Forget about dark matter and dark energy, new research suggests that the existence of 'dark fluid' may solve some of the biggest mysteries in physics.
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Who wouldn't want to travel in time, glimpsing the dinosaurs or peeking at humans 2,000 years from now? Now physicists have designed a time machine that seems deceptively simple.
Colombian researchers hope to revive an endangered species by rehabilitating monkeys confiscated from smugglers. The captive animals' struggles show that survival is not guaranteed.
As comets blaze across the night sky, they can bring wonder and excitement to those watching from Earth – or even a sense of impending doom.
The Pilgrims repeatedly thanked God for their good fortune. But without two earlier developments, the entire undertaking at New Plymouth would have likely failed.
The fate of turkey tails shows how Americans have shifted from eating whole animals to focusing on choice cuts – and the surprising places where unwanted parts end up.
Climate change is shrinking Arctic sea ice and opening the region to ship traffic. Whales, seals and other marine mammals could be at risk unless nations adopt rules to protect them.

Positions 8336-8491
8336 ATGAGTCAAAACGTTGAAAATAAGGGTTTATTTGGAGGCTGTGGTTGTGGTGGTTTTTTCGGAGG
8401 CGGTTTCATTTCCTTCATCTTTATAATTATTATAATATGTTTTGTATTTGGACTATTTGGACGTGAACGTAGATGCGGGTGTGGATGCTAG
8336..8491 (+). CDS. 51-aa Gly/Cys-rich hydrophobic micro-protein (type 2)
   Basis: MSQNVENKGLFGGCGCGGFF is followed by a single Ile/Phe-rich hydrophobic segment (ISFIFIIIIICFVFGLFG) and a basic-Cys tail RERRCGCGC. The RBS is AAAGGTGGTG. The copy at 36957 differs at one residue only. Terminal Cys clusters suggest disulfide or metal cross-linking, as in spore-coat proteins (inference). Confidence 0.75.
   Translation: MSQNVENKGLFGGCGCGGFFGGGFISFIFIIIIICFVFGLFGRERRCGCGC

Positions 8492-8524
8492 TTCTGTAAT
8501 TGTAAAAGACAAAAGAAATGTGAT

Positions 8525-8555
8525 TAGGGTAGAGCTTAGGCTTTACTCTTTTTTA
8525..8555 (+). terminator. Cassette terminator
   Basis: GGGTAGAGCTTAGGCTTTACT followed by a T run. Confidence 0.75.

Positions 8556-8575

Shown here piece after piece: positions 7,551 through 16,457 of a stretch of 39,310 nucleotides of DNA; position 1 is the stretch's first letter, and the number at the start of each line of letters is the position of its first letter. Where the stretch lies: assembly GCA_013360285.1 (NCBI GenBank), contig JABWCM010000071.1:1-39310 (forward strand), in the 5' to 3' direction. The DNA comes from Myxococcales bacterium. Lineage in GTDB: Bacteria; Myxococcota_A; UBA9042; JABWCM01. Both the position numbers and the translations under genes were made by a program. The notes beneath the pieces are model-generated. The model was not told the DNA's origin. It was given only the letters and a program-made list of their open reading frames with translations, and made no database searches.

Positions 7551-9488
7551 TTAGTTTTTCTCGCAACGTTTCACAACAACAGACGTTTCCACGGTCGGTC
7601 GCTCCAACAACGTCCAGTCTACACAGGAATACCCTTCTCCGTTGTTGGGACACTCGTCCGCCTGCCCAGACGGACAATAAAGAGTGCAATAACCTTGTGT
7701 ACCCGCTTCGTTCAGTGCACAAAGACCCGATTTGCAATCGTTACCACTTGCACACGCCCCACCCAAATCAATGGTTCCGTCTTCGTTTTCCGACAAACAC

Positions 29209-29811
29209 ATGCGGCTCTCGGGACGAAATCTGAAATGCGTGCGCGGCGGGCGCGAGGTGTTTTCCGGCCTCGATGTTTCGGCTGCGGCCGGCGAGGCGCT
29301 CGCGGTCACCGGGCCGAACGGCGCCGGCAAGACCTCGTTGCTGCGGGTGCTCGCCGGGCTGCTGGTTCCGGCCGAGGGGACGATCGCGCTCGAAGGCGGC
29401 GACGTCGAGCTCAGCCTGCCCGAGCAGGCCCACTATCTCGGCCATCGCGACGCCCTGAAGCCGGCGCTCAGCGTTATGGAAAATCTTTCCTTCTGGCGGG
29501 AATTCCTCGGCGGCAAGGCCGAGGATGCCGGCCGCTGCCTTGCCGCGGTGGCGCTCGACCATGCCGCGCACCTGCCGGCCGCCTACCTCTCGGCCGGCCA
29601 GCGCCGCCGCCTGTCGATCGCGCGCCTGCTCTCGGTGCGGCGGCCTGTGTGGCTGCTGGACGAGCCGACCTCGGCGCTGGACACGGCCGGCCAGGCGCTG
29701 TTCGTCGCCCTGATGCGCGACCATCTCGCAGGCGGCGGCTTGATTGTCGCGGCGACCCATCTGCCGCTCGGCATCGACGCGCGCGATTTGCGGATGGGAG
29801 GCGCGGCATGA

In November 1988, Robert Tappan Morris wrote a program that would travel from computer to computer and ask each machine to send a signal back to a control server, which would keep count.
Frankenstein might look like fantasy to modern eyes, but to its author and original readers there was nothing fantastic about it.
Researchers are exploring the genetic differences that dictate why some people suffer greater pain than others, and how to translate these findings into personalized pain treatments.
Ghost stories are often about the departed seeking justice for an earthly wrong. Their sightings are a reminder that ethics and morality transcend our lives.
In the Canadian Arctic, a mystery has troubled scientists and local communities for decades: Why do marine animals in the western Arctic have higher mercury levels than those in the east?
An anthropologist tells the story of how Columbus actually came close to falling into historical obscurity, until American hubris got in the way.
Some people are habitual conspiracy thinkers – there's a plan behind everything, and it's usually malevolent. One scientist set out to understand who is likely to ascribe to these theories.
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